Business

Path-Tec cuts ribbon on its new home at Muscogee Technology Park

BY TONY ADAMS

tadams@ledger-enquirer.com

A health-care industry company called Path-Tec cut a ceremonial ribbon Friday at its new facility in Muscogee Technology Park.

It leaves behind its former home on Belfast Avenue in the Bradley Park area for the 126,000-square-foot plant at 5700 Old Brim Road that until last year was operated by Litho-Krome, a printing operation owned by greeting card firm Hallmark.

Path-Tec, launched in 2005 by Kevin Boykin, the company’s president and chief executive officer, employs about 100 people and has pledged to double that over the next few years.

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The Columbus company specializes in the logistics process of packaging, transporting and tracking specimens shipped to medical laboratories, including those taking part in clinical trials. That includes supplying items such as needles, tubes, cups, wipes, requisition forms, shipping materials and instructions on collecting a sample.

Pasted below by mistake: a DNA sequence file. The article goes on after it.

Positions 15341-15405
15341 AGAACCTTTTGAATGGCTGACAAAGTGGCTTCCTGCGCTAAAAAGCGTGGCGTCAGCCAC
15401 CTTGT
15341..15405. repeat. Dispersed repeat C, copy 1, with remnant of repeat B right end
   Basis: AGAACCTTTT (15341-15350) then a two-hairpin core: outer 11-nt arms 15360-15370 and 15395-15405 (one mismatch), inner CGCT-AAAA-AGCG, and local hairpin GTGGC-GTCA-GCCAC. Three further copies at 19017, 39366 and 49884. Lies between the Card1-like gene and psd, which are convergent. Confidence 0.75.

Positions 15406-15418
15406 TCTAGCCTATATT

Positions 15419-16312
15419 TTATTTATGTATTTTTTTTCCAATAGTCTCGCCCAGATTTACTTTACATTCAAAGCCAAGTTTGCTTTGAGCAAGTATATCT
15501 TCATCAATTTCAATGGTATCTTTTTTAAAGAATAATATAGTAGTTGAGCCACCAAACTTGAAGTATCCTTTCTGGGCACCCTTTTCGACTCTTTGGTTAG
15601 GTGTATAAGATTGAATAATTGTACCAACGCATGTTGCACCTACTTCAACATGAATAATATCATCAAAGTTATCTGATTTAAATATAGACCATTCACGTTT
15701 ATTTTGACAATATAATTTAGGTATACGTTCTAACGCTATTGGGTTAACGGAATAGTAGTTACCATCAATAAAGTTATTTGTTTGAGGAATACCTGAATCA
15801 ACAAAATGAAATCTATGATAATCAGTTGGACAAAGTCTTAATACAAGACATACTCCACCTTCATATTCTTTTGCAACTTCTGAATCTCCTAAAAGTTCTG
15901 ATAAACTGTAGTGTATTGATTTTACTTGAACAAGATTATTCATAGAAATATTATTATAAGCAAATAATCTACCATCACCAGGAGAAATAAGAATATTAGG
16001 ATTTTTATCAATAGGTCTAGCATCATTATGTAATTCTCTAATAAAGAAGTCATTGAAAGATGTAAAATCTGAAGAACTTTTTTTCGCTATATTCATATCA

“Our customers are laboratories all over the U.S.,” Boykin said last fall when the relocation was announced. “When you go to a doctor and get a sample drawn, a lot of times they will collect the sample and put it into some sort of transport box. We design all of the kits that they use to collect those samples in, and we also manage all of the inventory. We know how much inventory is sitting on the shelves of all of the doctors. So we take care of all the tracking of the samples.”

Last October, Path-Tec was honored as 2015 Project of the Year by the Greater Columbus Chamber of Commerce for its $3 million expansion that will generate an average of 20 to 25 jobs each year over the next four to five years.

Muscogee Technology Park is located in the Midland area of Columbus, just off Macon Road or U.S. Hwy. 80. Kansas City-based Hallmark made the decision a year to shut down its Litho-Krome facility here and shift production elsewhere. The local operation printed cards and packaging for Crayola crayons. The closure by Hallmark eliminated about 50 jobs here and ended Litho-Krome’s more than eight-decade presence in the city.

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